Insure ItWritten by Christy Hemken
Riverton – In late February the UW Cooperative Extension Service of Fremont County hosted a workshop concerning the management of ag enterprises during times of uncertain input costs.
One aspect on which the workshop focused was insurance offered by the USDA’s Risk Management Agency (RMA), including Livestock Risk Protection, AGR-Lite insurance for whole farm/ranch revenue protection and a pilot insurance program – Pasture Range Forage Vegetation Index Insurance.
“The pasture range and forage product is a pilot insurance program that provides protection against losses of forage on grazing and or hay land,” said Vince Smith of the Montana State University Department of Agricultural Economics.
The pasture and forage insurance is available in all Wyoming counties, and it is available on land leased from the federal government.
“In agriculture insurance this is what we call an area yield product,” said Smith. “This is not a product specific to your own acreage, and most area yield products with which you’re familiar are based on county-wide performance of a crop, but this is based on a much smaller area.”
The pasture and forage insurance is based on a grid system, with each grid measuring 4.8 by 4.8 miles. The Normalized Difference Vegetation Index (NVDI) is the basis for the product.
“The NVDI is made up of satellite information adjusted for actual temperature on the ground, and it’s used to indicate the amount of forage production on your grazing or hay land,” said Smith.
The U.S. Geological Survey Earth Resource Observation and Science Data Center provides the satellite vegetation data, while the National Oceanic and Atmospheric Administration (NOAA) provides the average daily temperature data.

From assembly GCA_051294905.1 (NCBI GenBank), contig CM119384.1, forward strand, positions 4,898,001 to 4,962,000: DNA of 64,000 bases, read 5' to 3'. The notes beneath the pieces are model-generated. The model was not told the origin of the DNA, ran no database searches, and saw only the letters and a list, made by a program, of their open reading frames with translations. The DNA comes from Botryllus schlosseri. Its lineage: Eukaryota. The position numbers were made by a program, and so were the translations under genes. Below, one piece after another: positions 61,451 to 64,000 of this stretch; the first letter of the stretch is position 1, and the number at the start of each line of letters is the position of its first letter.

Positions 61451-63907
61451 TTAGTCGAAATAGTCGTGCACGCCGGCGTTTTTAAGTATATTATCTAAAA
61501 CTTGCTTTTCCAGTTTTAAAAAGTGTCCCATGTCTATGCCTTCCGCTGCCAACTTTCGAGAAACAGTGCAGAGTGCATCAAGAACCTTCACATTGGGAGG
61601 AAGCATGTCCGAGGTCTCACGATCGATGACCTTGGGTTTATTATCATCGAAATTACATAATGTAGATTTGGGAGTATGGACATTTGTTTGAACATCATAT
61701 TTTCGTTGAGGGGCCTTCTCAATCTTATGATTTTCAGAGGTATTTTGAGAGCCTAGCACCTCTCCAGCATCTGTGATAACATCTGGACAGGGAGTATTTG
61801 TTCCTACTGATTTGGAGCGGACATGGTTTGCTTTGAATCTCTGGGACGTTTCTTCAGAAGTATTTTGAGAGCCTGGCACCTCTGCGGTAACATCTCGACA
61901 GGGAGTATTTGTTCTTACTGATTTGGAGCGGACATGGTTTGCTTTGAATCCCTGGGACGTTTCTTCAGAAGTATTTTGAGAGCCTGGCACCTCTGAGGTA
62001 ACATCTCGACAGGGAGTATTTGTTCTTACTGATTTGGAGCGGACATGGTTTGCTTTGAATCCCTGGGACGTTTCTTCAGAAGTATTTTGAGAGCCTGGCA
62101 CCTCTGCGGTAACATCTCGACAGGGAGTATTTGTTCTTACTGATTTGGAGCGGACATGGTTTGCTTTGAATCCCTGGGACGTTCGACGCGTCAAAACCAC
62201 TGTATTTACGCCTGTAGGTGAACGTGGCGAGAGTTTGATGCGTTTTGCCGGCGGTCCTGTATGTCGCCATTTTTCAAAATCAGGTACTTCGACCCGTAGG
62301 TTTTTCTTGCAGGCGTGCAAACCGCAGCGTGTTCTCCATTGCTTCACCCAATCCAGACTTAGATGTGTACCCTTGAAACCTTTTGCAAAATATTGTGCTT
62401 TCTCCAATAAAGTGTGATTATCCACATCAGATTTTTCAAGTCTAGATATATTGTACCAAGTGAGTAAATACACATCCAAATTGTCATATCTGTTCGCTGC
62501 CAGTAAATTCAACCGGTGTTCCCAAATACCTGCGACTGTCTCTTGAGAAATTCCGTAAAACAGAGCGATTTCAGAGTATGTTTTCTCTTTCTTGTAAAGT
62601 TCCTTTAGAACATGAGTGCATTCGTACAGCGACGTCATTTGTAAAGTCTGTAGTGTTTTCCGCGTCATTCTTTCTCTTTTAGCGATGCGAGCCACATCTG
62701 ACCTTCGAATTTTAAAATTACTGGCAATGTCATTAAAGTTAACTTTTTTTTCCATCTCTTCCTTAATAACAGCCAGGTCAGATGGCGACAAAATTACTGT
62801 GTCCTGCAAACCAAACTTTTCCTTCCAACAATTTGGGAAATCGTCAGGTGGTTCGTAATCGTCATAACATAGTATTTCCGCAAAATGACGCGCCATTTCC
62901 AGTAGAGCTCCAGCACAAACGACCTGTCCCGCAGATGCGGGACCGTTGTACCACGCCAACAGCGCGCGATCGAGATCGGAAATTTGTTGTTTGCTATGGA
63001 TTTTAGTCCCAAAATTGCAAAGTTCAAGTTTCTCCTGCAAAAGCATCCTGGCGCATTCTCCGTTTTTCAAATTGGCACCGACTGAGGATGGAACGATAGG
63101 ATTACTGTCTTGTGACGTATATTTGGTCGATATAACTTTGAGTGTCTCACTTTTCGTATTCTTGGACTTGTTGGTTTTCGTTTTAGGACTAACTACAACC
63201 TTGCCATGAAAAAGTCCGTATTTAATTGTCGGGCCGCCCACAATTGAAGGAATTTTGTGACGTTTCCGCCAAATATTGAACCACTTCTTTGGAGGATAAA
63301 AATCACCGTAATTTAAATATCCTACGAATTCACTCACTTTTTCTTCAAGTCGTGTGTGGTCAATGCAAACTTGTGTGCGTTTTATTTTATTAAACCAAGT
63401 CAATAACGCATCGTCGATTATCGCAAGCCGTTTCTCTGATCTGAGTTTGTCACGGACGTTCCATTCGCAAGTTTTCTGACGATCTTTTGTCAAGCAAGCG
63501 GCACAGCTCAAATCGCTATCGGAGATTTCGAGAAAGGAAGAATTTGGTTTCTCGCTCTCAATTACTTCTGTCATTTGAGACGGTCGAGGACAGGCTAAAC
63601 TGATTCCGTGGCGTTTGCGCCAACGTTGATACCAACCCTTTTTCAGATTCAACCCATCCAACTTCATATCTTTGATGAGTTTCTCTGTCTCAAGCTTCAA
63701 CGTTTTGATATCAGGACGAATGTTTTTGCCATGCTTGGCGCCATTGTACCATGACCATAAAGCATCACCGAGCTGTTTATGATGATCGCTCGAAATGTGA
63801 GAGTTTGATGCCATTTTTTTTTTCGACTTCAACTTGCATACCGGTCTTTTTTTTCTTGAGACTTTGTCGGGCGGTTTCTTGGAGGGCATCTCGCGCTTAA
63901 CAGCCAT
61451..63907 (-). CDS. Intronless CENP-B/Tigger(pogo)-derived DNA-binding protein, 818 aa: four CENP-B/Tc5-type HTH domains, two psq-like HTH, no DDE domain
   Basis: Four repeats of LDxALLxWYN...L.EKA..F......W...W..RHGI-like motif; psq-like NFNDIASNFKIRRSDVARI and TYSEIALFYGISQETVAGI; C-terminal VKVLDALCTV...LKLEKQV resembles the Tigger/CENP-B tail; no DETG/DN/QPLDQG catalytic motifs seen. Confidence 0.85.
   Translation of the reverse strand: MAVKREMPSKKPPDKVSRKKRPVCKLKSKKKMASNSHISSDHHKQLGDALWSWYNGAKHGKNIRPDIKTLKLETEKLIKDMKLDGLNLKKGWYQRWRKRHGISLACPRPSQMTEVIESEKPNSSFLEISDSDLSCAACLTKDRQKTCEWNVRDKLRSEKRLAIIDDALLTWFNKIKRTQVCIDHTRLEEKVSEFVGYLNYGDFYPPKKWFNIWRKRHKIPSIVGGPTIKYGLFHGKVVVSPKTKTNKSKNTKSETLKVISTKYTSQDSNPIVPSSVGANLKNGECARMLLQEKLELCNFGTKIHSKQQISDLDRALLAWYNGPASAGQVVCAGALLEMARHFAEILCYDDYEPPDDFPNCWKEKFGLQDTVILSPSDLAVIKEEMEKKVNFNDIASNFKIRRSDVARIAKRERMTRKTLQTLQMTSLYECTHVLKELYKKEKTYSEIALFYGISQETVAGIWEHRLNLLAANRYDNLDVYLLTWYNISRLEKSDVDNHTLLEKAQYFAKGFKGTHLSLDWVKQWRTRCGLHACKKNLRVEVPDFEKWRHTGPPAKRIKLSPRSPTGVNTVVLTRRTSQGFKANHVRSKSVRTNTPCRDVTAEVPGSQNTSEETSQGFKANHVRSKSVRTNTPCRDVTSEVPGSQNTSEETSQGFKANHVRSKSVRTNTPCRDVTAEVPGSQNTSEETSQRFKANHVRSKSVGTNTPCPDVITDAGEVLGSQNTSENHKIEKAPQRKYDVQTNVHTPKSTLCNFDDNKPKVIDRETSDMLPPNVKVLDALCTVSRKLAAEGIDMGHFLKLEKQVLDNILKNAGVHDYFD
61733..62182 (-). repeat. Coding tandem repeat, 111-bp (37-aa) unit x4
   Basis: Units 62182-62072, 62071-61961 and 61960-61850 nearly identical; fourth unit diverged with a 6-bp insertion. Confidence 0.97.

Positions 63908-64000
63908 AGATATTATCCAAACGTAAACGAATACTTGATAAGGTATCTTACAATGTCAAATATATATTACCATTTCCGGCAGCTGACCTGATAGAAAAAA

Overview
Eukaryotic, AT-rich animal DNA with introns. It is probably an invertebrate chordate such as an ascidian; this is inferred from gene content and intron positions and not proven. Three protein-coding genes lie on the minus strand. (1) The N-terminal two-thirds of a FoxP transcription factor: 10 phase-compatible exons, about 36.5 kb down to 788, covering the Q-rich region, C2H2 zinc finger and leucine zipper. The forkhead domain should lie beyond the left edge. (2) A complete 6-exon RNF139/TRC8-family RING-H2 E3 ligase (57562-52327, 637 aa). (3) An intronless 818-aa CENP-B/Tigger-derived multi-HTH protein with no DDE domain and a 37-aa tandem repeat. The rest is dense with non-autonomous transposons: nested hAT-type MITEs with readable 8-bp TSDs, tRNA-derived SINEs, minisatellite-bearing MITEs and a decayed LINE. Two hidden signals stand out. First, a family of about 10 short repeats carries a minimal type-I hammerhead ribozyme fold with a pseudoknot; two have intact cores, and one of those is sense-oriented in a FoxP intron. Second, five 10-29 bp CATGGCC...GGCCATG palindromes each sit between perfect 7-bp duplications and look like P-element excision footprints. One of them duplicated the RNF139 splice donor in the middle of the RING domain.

“The information for this product comes straight from satellites for very narrowly defined areas, and the index is based on reflection measurements that indicate the amount of vegetation on a particular piece of ground,” explained Smith. “It’s pixel data – pixels of color recorded by the satellites. The visible light values are sensitive to the amount of green chlorophyll in a plant that can absorb light, while infrared light senses the amount of plant cells in a leaf. That all gets reflected back and provides an assessment of how much green stuff there is on the ground – or how much plant growth has occurred.”
However, because sometimes vegetation will remain green when it’s not growing, as in very hot or cold temperatures, the raw satellite vegetation index data have to be adjusted using on-the-ground temperature measurements. The satellite images are also adjusted for elevation.
Smith said producers need to recognize that because it’s a group risk product, they may have low forage production on their acreage and still not receive a payment. “Their land is only a part of the area to which this product applies, but the flip side also applies, in that they may get a payment when, on their particular acreage, they had a good year.”
Which grid the acreage becomes a part of depends on the geographic point of reference on the land chosen by the producer. “Often your land will run over more than one grid, but as long as you’ve got a point within one grid you can insure all the contiguous land as well,” said Smith. “If you have two pieces that are widely separated you can insure them in different grids.”
Another component of the insurance product is that the crop year, beginning April 1, is divided into four index intervals, each with its own NVDI. A producer can choose whether he wants to insure all of his acreage in one interval or spread it throughout the year.
Each NVDI index is normalized, with 100 representing average vegetation growth. If the NVDI falls below 100 during an insured interval an insured producer will likely get an indemnity, says Smith.
The coverage is also based on the county base value – or the production value of grazing or hay land in the county, which is determined by RMA. “Grazing and hay land have very different county base values,” said Smith. “In Fremont County the base value for grazing land is just under nine dollars an acre, while the value for hay land is nearly $200 per acre.”
If a producer has irrigated hay meadows that produce more than $200 per acre, there is a productivity factor by which he can adjust the base value up.
According to Smith, the subsidies on the product make it very attractive. “It’s like going to Vegas and betting a dollar and knowing, on average, you’ll get two bucks back,” he noted. “That doesn’t mean you’ll get paid every year, but on average over 10 years you’re likely to get more back than you put in, plus the years when your forage is poor.”
The sign-up date for Pasture Range Forage Vegetation Index Insurance is Nov. 30, the date on which the chosen land must be entered into an index interval.